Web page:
Earthquake hits France’s nuclear power output

French electricity giant EDF on Thursday cut its forecast for nuclear energy production this year after suspending operations at an atomic plant in the south of the country following a highly unusual earthquake.

Earthquake hits France's nuclear power output
The Cruas nuclear power plant has suspended production after earthquakes in the region. Photo: AFP

EDF took three reactors at the Cruas plant in the Ardeche region offline after Monday's earthquake, which had a magnitude of 5.4 and was felt across a vast area between the cities of Lyon and Montelimar.

The tremors were particularly felt in Teil, just 15 kilometres from the power plant.

The reactors were halted for checks, as required by the law in these circumstances, although no damage has so far been found.

EDF said as a result it was cutting its projection for nuclear energy production this year to 384-388 terawatt-hours (TWh), down from the previous forecast of 390 TWh.

The original forecast had already been cut due to stoppages at other reactors and weather conditions.

The company said in a statement it expected the Curas reactors to come back online progressively in the first two weeks of December, with the three reactors being relaunched successively on December 2, 6, and 16.

It had previously expressed hope that the restart would take place on Friday.

EDF said it hoped inspections on the site would be wrapped up within a week and the results forwarded to France's national nuclear safety body before the final all-clear is given.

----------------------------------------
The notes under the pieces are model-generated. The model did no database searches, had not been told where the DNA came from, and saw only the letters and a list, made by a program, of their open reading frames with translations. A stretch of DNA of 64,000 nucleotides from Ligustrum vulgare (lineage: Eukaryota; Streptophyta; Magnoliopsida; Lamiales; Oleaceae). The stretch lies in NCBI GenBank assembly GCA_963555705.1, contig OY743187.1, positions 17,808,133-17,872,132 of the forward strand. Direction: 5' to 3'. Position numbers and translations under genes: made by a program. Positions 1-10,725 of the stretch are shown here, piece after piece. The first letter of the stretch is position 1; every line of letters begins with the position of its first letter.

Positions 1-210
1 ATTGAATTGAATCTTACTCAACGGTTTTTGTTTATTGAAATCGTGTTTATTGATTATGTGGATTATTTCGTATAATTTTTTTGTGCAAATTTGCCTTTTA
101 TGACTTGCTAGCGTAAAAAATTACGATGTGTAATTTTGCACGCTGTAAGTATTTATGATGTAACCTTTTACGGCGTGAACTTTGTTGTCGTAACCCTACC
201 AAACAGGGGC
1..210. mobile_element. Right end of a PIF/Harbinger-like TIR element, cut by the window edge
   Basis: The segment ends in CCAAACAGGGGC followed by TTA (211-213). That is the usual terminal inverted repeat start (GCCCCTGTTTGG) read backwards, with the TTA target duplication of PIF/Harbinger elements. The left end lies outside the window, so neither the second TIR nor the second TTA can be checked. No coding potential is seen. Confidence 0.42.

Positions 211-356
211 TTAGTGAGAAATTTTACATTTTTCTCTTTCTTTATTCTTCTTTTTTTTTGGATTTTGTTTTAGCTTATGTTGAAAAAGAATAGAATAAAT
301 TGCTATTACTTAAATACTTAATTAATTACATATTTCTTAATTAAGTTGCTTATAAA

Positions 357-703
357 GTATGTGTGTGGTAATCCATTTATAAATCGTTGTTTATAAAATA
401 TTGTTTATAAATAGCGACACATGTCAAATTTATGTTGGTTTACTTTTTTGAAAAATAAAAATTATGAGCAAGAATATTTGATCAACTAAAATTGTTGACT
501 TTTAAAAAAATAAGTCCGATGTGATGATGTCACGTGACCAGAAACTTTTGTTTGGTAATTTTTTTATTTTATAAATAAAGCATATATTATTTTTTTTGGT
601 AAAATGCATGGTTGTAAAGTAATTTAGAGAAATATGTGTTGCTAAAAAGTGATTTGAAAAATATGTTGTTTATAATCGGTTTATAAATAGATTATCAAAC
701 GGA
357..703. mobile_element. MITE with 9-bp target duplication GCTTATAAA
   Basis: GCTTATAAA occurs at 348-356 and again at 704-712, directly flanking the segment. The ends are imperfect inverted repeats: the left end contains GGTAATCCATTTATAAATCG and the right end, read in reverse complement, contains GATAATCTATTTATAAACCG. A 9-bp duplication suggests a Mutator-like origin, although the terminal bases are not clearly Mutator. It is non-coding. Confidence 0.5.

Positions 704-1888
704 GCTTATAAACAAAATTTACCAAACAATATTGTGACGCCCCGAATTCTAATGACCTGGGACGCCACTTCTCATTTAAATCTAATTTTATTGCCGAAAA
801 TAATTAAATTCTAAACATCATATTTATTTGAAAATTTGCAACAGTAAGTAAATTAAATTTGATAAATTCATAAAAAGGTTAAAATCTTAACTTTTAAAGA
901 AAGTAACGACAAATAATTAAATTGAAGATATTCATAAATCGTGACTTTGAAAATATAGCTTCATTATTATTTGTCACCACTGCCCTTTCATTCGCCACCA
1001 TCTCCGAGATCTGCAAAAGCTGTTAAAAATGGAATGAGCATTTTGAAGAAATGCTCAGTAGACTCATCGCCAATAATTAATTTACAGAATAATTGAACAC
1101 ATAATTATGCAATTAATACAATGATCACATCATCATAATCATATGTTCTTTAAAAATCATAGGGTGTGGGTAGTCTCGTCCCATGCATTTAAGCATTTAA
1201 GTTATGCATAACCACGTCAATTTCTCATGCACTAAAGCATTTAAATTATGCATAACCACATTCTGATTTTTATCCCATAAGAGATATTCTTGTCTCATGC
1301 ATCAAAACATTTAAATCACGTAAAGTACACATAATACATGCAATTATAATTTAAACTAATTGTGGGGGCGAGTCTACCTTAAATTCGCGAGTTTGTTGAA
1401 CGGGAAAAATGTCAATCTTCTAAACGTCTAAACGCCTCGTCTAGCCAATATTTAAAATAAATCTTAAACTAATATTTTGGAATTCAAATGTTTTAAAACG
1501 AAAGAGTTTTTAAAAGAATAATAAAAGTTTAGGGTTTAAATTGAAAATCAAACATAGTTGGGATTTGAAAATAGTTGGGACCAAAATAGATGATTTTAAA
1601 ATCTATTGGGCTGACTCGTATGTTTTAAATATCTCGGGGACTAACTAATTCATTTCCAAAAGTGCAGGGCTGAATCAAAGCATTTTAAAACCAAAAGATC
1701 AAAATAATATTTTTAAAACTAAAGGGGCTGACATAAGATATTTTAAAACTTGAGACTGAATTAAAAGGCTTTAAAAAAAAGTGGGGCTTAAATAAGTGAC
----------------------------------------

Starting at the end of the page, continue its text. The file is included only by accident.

“It is a purely administrative delay. It is important to get the authorisation to restart although, to my knowledge, no anomaly has been detected,” said EDF's chief financial officer Xavier Girre in a conference call with analysts.

EDF's nuclear operations have endured a tricky year, with the company repeatedly rapped by the government over delays at flagship projects.

EDF's European Pressurised Reactor (EPR) reactor in Flamanville is now seven years late and massively over budget, there have also been huge cost overruns at the Hinkley Point nuclear project in Britain and the EPR reactor at Olkiluoto in Finland is running a decade behind schedule.

An official report in October chided EDF for lacking a “culture of quality”.

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Massive hornet-trapping campaign begins in south west France

Across south west France trapping campaigns have begun in an attempt to control the numbers of dangerous Asian hornets.

Massive hornet-trapping campaign begins in south west France

Trapping campaigns are organised annually at this time of year, as the weather begins to get warmer and queens begin to emerge from hibernation.

And the Charente-Maritime town of Royan Atlantique, on France’s west coast, is leading the way, as the below video shows.

Experts say that now is the time to begin using the traps, as catching queen hornets in the process of building their nests will lead to far fewer insects later in the year. 

Some 2,000 traps are installed in and around Royan this year, including 300 that were distributed to householders in the week of Valentine’s Day. 

Once installed, the traps can capture several dozen insects at a time.

In order to capture a maximum of hornet queens, traps should be installed between mid-February and mid-May. Especially since during this period, these predators end up coming out of their hibernation.

It is believed Asian hornets arrived in France around 2004. They have now spread nationwide.

Although their venom is not more powerful than that of normal bees or wasps, they are known to be more aggressive towards humans, and their stings can cause anaphylactic shock in allergic people.

The hornets also damage beehives and kill bees, damaging honey stocks and destroying the native ecosystem.